B.T.E. v. State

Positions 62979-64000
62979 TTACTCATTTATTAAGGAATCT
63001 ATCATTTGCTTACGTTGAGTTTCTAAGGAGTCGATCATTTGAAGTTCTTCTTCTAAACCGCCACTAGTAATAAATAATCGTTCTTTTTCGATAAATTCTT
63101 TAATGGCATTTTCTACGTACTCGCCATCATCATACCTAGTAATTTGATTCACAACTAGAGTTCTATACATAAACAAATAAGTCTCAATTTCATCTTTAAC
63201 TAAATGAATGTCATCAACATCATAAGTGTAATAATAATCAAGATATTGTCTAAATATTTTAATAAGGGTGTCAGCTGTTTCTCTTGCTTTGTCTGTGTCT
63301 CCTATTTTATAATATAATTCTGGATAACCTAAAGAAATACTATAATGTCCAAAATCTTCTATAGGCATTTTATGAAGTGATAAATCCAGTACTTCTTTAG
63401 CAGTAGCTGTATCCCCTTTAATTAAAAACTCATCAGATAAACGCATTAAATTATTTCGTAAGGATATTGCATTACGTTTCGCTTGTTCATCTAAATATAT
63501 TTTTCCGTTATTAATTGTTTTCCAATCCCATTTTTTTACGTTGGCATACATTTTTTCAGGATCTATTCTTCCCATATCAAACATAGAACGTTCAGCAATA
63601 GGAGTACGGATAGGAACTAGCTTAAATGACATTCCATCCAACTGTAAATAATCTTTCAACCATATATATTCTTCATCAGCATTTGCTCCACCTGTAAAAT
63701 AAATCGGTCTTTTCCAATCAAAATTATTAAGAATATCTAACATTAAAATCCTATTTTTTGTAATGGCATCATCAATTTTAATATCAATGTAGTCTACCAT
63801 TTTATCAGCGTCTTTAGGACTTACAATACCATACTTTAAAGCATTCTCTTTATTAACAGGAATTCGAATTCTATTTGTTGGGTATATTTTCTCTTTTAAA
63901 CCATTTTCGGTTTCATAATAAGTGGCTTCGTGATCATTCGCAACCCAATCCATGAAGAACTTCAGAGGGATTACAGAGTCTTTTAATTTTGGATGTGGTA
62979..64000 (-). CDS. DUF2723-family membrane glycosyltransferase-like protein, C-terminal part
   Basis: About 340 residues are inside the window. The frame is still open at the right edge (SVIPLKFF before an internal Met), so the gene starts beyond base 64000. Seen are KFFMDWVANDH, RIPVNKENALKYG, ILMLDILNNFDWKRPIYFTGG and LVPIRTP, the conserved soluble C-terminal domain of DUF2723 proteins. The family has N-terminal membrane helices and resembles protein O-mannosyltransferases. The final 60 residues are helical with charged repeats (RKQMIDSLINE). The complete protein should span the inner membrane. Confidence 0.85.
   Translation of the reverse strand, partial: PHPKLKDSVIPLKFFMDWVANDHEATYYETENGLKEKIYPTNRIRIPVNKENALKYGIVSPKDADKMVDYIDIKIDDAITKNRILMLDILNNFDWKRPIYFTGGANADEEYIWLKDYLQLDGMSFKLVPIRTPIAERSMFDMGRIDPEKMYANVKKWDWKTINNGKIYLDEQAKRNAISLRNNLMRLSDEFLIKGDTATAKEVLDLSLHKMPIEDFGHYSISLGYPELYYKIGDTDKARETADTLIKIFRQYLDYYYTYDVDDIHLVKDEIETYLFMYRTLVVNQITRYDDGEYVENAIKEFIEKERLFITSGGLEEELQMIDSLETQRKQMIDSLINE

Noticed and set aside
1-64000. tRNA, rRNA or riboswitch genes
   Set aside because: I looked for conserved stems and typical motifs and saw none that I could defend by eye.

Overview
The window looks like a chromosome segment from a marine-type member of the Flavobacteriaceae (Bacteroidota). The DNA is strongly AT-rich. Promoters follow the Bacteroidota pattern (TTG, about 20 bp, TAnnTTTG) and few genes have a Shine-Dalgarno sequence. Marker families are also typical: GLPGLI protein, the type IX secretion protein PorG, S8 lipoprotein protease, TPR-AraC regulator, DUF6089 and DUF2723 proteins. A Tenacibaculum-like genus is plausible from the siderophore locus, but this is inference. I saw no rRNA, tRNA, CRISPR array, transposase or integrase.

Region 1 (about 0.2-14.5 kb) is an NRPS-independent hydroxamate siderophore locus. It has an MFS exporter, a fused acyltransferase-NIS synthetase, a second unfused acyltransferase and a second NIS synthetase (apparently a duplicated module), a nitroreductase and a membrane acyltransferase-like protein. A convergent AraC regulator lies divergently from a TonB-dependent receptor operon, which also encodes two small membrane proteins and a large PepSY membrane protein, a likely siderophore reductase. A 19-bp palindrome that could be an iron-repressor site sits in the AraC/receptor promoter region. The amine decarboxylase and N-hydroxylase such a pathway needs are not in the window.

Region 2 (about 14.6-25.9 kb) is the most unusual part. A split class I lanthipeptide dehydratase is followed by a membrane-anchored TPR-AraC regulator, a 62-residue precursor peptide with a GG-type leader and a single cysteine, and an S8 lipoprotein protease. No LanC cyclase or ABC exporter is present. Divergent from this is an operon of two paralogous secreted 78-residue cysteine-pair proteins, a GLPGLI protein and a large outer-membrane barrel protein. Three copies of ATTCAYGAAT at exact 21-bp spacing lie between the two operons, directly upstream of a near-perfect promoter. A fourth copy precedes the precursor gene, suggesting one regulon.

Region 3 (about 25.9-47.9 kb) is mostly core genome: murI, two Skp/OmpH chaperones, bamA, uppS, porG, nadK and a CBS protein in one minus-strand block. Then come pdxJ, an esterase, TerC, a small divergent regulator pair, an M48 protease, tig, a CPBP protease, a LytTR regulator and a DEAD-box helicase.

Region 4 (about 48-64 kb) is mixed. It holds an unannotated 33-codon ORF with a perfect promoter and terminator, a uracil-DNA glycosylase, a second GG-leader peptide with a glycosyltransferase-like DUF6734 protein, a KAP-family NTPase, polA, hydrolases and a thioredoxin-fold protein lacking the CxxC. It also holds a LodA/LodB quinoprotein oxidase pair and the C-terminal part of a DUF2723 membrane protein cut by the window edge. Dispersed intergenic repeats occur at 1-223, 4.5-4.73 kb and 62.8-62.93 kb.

The Supreme Court affirmed the judgment of the trial court adjudicating B.T.E. a juvenile delinquent on two counts, including attempted aggravated battery, for plotting to shoot up and blow up his high school, holding that there was sufficient evidence to support the attempted aggravated battery conviction. B.T.E. took several steps to implement his plot to blow up his high school, targeting two of his classmates to die. The trial court adjudicated B.T.E. a delinquent for attempted aggravated battery and conspiracy to commit aggravated battery. On appeal, B.T.E. argued that there was insufficient evidence that he took the required “substantial step” toward committing aggravated battery under Indiana’s criminal-attempt statute, and instead, that his actions were “mere preparation.” The Supreme Court affirmed, holding that B.T.E.’s affirmative conduct amounted to a substantial step toward the commission of aggravated battery. View "B.T.E. v. State" on Justia Law